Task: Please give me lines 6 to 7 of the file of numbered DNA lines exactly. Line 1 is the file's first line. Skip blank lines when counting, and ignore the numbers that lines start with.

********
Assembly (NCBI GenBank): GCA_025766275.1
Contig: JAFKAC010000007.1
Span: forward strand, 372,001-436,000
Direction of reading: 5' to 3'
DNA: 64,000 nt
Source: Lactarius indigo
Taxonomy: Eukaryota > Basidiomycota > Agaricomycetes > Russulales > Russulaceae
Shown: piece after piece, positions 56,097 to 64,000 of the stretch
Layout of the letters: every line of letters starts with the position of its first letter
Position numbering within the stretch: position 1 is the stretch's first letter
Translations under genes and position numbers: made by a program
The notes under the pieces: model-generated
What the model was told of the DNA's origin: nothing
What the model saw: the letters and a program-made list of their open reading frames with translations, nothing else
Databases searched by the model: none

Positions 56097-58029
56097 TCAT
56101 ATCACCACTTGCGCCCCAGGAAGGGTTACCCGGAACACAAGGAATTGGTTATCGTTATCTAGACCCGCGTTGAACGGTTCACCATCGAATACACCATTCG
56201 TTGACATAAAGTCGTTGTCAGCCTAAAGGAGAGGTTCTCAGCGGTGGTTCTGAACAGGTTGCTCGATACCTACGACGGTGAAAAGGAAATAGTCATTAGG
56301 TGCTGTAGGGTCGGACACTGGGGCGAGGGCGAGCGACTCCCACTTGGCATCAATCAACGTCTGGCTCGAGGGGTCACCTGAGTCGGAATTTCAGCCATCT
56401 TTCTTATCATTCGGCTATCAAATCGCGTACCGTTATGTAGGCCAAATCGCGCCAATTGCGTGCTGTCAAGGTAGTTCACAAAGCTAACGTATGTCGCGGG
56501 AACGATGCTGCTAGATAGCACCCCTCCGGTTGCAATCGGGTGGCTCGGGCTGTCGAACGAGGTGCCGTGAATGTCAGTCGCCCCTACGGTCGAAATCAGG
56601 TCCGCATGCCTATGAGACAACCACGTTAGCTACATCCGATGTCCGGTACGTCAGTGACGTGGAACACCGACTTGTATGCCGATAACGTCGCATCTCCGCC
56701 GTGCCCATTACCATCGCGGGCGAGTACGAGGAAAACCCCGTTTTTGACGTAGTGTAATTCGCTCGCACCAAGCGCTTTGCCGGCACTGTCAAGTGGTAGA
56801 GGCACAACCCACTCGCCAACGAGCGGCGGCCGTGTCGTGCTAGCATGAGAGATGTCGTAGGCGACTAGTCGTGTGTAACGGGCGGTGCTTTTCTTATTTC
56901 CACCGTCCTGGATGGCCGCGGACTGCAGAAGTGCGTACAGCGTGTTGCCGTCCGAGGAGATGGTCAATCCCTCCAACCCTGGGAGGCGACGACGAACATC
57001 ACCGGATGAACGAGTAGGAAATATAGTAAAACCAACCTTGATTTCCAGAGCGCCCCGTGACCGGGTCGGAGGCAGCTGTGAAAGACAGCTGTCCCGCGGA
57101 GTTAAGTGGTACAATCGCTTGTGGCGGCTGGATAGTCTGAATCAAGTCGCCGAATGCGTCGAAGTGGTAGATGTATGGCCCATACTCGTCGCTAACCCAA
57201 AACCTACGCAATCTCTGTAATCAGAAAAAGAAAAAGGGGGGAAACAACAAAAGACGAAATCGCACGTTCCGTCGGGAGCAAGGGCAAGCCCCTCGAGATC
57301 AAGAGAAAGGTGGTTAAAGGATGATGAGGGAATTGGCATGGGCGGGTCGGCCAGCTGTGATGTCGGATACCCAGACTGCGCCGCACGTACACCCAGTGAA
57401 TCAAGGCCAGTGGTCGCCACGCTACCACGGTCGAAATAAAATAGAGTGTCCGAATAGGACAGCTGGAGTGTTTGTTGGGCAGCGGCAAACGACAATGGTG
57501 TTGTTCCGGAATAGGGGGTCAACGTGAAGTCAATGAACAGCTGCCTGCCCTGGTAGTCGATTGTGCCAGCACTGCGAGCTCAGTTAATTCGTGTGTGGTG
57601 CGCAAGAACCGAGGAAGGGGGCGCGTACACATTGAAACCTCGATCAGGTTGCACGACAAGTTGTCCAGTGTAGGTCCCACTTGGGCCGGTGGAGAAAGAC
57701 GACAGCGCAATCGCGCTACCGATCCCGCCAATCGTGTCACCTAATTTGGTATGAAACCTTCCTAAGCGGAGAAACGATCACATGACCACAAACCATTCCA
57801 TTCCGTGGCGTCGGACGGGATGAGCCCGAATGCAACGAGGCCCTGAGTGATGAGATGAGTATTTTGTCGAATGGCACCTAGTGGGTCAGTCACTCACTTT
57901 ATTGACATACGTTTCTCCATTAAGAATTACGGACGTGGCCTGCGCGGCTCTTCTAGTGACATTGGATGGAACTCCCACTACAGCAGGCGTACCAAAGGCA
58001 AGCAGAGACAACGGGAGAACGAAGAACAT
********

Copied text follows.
Source: Lactarius indigo
Taxonomy: Eukaryota > Basidiomycota > Agaricomycetes > Russulales > Russulaceae